A Comparative Study on the Effect of Low-Dose Oral Ketamine and Subcutaneous Ketamine on Post General Anesthesia Delirium and Pain in Children Undergoing Inguinal Hernia Surgery


  •  Alireza Takzare    
  •  Anahid Maleki    
  •  Mehrdad Goudarzi    
  •  Alireza Ebrahim Soltani    
  •  Irandokht Ghorbani Sepehr    

Abstract

Objective: Acute pain is a common complication in children undergoing surgery. Acute pain and delirium are associated with agitated behavior, in which there is a risk that the patient causes harm to himself and others. Acute pain and delirium also dissatisfy parents and caregivers during recovery, prolong the recovery and hospitalization, and make more nursing care necessary.

Material and Methods: In this study, 90 ASA I children, aged 3-8, and two candidates for elective inguinal hernia surgery were divided into three groups based on a random number table using block size of four. Parental permission was obtained beforehand. In group 1, 1mg/kg of ketamine (3cc) was administered orally. In group 2, 0.5mg/kg of ketamine was administered subcutaneously after the anesthetic induction. In Group 3, or control group, the same amount of normal saline was administered as the placebo, then the surgery got underway.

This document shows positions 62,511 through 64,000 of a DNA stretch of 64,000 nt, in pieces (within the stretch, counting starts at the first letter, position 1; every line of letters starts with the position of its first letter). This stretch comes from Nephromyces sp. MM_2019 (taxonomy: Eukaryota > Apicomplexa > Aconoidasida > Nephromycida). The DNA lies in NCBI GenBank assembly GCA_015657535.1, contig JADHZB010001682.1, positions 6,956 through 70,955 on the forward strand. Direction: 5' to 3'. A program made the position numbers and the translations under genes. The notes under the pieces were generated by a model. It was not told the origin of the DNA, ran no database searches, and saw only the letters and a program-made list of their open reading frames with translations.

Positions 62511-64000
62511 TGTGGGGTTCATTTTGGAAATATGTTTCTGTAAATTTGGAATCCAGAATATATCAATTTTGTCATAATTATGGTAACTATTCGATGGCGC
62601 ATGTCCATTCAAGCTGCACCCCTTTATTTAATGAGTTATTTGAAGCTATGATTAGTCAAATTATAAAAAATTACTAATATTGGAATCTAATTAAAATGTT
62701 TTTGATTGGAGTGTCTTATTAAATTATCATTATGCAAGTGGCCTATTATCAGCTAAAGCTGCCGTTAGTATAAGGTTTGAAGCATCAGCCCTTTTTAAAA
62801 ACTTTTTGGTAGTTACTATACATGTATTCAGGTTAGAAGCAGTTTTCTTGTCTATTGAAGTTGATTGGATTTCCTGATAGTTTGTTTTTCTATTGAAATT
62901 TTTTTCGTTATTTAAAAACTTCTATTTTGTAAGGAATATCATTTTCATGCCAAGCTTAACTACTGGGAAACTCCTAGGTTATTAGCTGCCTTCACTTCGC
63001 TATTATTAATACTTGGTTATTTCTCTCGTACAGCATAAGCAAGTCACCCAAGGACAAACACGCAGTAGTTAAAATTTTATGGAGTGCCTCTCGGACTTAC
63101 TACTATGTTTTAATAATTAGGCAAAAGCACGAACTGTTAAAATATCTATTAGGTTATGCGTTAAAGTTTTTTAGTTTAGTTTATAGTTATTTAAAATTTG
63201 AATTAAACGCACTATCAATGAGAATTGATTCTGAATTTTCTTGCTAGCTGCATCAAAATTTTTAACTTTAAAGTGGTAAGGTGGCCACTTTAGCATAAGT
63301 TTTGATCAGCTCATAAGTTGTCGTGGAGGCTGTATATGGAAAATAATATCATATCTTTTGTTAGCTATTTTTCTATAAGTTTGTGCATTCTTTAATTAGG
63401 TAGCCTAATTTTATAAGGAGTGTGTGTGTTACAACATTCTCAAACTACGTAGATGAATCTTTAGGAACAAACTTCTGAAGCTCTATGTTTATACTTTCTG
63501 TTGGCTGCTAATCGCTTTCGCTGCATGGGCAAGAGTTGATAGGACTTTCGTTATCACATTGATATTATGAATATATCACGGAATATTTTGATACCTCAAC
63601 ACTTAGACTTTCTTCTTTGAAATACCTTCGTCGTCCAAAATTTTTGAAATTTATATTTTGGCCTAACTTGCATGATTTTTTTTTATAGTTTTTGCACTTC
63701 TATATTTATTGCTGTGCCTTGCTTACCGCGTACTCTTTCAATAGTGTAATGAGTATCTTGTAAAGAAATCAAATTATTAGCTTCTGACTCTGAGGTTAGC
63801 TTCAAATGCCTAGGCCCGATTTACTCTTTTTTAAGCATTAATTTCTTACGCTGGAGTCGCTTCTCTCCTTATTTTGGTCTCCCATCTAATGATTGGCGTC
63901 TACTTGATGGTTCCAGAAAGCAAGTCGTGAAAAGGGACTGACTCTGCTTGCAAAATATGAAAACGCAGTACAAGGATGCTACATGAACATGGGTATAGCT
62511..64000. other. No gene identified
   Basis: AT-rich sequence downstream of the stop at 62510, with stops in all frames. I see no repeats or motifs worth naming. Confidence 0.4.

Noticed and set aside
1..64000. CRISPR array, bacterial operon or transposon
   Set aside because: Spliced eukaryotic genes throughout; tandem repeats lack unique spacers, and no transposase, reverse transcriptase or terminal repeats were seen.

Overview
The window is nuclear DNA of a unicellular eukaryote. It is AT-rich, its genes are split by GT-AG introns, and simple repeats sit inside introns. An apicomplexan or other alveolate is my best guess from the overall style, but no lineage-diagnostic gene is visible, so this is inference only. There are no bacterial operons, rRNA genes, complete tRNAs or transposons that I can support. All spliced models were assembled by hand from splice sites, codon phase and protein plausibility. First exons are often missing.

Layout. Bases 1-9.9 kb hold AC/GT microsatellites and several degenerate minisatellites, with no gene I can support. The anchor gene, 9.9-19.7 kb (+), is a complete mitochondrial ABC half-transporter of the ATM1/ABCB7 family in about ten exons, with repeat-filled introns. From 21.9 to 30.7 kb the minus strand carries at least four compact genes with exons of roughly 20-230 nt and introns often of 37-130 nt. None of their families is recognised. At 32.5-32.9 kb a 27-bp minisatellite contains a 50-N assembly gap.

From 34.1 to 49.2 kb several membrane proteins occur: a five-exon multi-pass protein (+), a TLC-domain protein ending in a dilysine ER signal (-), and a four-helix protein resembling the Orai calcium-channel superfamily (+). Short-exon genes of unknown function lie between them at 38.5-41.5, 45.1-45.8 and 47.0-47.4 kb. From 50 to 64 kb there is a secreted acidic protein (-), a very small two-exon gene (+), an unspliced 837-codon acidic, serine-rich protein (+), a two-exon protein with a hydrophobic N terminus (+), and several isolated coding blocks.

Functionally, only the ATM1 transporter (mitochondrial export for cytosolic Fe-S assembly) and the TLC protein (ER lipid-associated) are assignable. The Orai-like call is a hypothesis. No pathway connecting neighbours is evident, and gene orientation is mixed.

Results: Comparing the administration of oral ketamine, subcutaneous ketamine and normal saline, the study showed that the pain was significantly higher in the placebo group at 30, 60, 90 and 120 minutes. Subcutaneous ketamine resulted in higher delirium at 30, 60, 90 and 120 minutes than the placebo and oral ketamine. Satisfaction of nurses from the patient’s recovery was significantly higher in the oral ketamine group and subcutaneous ketamine group (p=0/007). The need for narcotics in the oral ketamine group and subcutaneous ketamine group was lower than the placebo group (p=0/001). Ketamine administration prolonged the length of stay in the PACU, but it did not increase the frequency of complications such as postoperative nausea and vomiting and laryngospasm or bronchospasm in the two groups during the recovery.

Conclusion: In conclusion, the study indicated that oral administration of low-dose ketamine before surgery can reduce pain severity and spare the need for analgesics after surgery.



This work is licensed under a Creative Commons Attribution 4.0 License.
  • Issn(Print): 1925-430X
  • Issn(Onlne): 1925-4318
  • Started: 2011
  • Frequency: annual

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